In his final installment in a series on student assessment, Dr. Mayo says it is increasingly important to explain to students the criteria we use in grading. Not only does doing so make our jobs easier, but it is only fair to tell students ahead of time how they are going to be evaluated.
By Dr. Fred Mayo, CHE, CHT
Over the last three months, we have discussed the purposes of assessment and assessment methods such as keeping track of attendance, using open-book tests, administering take-home examinations, evaluating oral presentations, grading class participation and observing student performance in culinary classrooms and dining rooms. This month, we will examine assessment criteria and rubrics.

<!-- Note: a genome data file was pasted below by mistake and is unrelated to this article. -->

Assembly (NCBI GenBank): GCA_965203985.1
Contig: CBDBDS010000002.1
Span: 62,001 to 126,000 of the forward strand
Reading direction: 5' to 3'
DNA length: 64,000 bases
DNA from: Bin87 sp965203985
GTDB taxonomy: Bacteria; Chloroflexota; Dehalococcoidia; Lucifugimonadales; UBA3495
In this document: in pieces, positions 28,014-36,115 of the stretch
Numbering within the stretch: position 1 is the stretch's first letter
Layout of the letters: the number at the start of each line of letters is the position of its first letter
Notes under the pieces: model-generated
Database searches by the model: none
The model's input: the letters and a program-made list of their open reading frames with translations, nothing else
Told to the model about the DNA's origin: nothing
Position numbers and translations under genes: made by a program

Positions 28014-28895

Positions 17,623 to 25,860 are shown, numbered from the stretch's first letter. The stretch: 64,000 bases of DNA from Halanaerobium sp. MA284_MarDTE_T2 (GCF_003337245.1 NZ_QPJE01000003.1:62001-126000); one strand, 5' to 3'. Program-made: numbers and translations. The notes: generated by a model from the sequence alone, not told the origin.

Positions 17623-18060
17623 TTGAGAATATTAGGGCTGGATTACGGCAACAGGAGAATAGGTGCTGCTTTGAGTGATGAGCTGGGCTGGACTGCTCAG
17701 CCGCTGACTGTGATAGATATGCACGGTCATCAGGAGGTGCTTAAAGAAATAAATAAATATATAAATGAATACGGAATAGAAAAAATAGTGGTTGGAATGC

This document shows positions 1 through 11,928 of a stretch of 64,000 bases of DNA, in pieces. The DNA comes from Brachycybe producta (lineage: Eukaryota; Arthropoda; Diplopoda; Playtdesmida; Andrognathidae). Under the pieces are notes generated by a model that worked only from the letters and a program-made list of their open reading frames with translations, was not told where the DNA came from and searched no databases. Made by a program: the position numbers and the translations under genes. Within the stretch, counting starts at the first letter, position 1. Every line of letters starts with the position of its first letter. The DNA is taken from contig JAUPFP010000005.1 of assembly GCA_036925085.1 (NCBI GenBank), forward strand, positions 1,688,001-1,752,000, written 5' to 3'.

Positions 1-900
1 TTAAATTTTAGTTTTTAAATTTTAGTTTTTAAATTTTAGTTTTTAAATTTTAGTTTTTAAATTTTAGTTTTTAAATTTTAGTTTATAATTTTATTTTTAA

Criteria versus Methods
Many faculty members confuse assessment criteria with assessment methods, understandable since many of us were taught in situations where there were no explicit criteria and the only thing we knew was the grading mix—what percentage of the grade was based on which specific assignments. However, the world of assessment has grown immensely, and the renewed focus on outcomes has led many of us to develop a range of assessment methods and criteria.